ITM Power specialises in the manufacture and provision of integrated hydrogen energy systems. Founded in June 2001, the company floated on London’s Alternative Investment market (AIM) in 2004, claiming to be the first United Kingdom (UK)-based fuel cell company to go public. ITM believes hydrogen is the cleanest fuel available but you can’t dig it up or explore for it, you have to make it. By utilising spare renewable energy and putting it through an electrolyser hydrogen can have many green uses across the energy chain.
ITM has focused on two core areas in the ground-breaking unfolding hydrogen economy. The first is energy power-to-gas; energy storage. The UK’s National Grid/HyDeploy project seeks to address a key issue in the UK, namely how to reduce the carbon footprint as a result of heating homes. The UK has a world-class gas grid delivering heat conveniently and safely to 83 per cent of UK homes. Emissions, it seems, can be reduced by lowering the carbon content of gas through blending it with hydrogen.
The practice of using hydrogen to diminish carbon content in gas grids has been enthusiastically adopted in Germany, but such schemes are still embryonic in the UK. Nevertheless, ITM has started work examining the potential deployment of large-scale Power-to-Gas energy storage within the boundaries of the Northern Gas Networks gas distribution system. The work, funded by the Department for Business, Energy and Industrial Strategy (BEIS) as part of the Energy Storage Feasibility Study Competition, was launched in January 2017 and will be completed in Q1 2018.
The other core area of focus is the production and supply of hydrogen for transport and the construction of stations for hydrogen cars drogen cars are vehicles where the hydrogen can interact with an intake of oxygen through a vehicle’s fuel cell to produce an electrical energy charge with the only emission being water.
Hydrogen as a transport fuel has long had thematic backing in the UK but it has not gained traction on the ground; and fuel cell hydrogen vehicles have lagged behind battery charged vehicles (EVs) such as Tesla produces for the electrification of road transport. This is the case even though hydrogen based cars can take a few minutes to charge, while EVs can take hours. Against this, like a mobile phone you can recharge an EV at home overnight, or pop into a roadside garage when you run out of power. With hydrogen cars you can’t do this, because there have not been any refueling stations. This in turn has led to so-called “range anxiety”.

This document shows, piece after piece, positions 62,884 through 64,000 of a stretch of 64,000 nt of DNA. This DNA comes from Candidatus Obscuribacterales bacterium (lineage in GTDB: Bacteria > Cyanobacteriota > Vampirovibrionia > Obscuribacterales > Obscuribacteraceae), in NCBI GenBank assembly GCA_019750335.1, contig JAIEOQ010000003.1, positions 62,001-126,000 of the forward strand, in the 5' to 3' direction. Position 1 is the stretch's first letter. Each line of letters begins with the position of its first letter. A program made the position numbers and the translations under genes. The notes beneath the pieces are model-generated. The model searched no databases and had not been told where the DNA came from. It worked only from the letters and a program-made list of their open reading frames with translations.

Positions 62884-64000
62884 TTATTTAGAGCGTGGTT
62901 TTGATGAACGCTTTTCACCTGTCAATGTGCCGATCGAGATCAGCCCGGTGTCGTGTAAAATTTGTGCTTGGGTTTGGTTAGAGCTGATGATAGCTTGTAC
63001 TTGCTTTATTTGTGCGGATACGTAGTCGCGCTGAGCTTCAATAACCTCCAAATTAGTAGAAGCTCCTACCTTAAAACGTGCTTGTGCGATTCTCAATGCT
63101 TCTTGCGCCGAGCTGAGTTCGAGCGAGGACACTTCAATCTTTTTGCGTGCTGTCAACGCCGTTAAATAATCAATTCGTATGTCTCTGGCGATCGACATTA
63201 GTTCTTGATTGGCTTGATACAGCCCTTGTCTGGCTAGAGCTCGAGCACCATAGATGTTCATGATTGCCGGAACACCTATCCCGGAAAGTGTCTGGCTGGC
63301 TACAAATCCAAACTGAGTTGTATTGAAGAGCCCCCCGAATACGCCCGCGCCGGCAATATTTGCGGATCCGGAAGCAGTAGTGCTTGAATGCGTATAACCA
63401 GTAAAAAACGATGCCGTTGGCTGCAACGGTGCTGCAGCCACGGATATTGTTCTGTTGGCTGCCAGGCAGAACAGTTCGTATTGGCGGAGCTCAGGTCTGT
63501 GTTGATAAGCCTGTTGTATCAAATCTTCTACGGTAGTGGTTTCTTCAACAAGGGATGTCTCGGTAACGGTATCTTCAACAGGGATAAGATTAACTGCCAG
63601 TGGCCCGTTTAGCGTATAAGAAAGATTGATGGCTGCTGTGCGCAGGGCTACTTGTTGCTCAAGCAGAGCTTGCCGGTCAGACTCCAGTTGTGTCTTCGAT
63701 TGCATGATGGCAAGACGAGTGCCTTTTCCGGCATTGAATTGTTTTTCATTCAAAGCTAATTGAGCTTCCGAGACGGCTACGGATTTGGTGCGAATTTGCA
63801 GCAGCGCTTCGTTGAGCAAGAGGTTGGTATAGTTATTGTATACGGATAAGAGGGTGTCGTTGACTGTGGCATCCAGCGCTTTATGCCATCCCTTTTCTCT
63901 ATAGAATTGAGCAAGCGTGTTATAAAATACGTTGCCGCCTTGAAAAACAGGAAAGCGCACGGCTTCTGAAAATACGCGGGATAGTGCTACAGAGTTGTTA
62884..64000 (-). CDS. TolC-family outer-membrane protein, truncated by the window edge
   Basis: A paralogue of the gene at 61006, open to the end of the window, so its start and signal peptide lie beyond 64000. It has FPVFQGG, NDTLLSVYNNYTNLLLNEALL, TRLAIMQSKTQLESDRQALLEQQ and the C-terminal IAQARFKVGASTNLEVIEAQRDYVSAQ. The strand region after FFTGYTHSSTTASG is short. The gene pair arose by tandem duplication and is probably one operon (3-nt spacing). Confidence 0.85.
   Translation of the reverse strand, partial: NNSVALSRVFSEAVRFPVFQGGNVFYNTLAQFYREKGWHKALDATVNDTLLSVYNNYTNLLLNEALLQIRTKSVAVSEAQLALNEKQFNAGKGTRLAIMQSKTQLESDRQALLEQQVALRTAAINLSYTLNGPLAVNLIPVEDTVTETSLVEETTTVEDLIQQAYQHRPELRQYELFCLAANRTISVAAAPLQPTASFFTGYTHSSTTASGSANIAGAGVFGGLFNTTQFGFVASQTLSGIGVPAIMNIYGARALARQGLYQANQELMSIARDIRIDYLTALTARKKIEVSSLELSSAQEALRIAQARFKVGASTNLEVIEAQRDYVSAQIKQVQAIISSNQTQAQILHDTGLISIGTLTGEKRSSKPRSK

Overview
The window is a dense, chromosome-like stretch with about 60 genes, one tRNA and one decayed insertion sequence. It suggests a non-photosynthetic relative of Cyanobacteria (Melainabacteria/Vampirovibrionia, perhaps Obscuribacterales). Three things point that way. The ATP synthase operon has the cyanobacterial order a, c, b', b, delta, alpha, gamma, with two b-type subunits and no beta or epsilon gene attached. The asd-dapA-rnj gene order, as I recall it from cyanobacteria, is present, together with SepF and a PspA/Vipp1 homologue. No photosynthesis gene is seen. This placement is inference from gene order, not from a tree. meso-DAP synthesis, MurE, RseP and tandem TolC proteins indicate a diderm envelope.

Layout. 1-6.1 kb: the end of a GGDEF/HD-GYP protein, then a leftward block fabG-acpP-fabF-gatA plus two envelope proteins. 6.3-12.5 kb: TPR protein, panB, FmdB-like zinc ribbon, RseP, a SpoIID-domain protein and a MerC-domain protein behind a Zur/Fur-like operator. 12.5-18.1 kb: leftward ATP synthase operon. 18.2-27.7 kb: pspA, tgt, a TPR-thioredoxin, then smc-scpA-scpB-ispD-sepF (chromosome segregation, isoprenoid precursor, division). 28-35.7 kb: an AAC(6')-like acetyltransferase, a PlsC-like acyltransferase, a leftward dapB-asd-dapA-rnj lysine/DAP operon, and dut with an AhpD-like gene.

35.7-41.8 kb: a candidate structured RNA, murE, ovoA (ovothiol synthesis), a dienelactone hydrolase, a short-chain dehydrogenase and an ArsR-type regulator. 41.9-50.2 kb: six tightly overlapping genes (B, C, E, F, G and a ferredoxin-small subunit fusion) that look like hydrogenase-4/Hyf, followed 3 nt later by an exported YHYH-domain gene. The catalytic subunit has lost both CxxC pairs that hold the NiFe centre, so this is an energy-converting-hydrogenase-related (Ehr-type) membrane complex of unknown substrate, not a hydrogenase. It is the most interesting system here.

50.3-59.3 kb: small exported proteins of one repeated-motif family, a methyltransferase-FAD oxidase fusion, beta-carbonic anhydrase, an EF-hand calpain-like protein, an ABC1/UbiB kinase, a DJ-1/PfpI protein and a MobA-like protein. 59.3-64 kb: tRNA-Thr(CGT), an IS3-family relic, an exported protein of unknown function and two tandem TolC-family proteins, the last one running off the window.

Some will see this as a classic “chicken and egg” situation: no cars without refueling stations, no refueling stations without cars. ITM has been a pioneer in breaking this circle. On 11 October 2016, ITM Power formally opened its third hydrogen refueling facility. It was the first of its kind, using solar energy from a PV array to make renewable hydrogen on-site. Like the two stations opened earlier in Sheffield and Teddington, this is a specialised facility, at the Centre of Engineering Manufacturing Excellence (CEME) at Rainham, Essex. But further facilities were planned for Shell forecourts. A scheme was talked about that envisaged a network of 60 commercial refueling centres by 2020.
This fledgling hydrogen refueling network in the UK, should have been given a boost by the introduction of the Miral which was introduced to the UK commercial market by Toyota in 2016 (sometime after its initial launch in the US and in Germany.) This hydrogen car admittedly retailed at over £60,000, but fueling the Miral takes two or three minutes. Equally important is the fact that the claimed range of 533 kilometres should resolve the problems with “range anxiety” which so bedeviled early electric cars.
Despite this, progress seemed slow. Then, in its trading and operations update of 30 November covering the period since the announcement of its successful placing and open offer on 29 September 2017, the company said it currently had £20.2 million of projects under contract and a further £22.4m of projects in the process of negotiation. The total of £42.6m is an increase of £5.9m in the two months since the placing and open offer. The company now has 12 refueling stations which its owns. Five stations are under construction. Altogether these 17 units amount to over 5MW of installed capacity. The production plan starting in 2018 already exceeds 15MW of capacity.
ITM has not done all this by itself. ITM has entered into 17 fuel supply contracts for fuel cell electric vehicles. These include: Honda, Toyota GB, Hyundai Motor UK, Skanska, the Science Museum, Johnson Matthey. At the same time it has not always been easy. Like any renewable energy start up ITM has had to establish its technologies and products and get over regulatory hurdles in the absence of any revenue streams, which has meant the company is not profitable.
The accounts for the year ending 30 April 2016 show a loss from operations of £4.4m. House broker Investec forecasts that losses will continue until 2020 although they should gradually diminish to £2.4m by then. The company has depended on grants and subsidies together with constant visits to the market for funding. It will probably have to do so again. The market does not seem to mind however. On 6 April 2016 the share price was 11 pence. The share price of the £122.86m market cap company was 38.45p last night up from a 52-week low of 16.64p.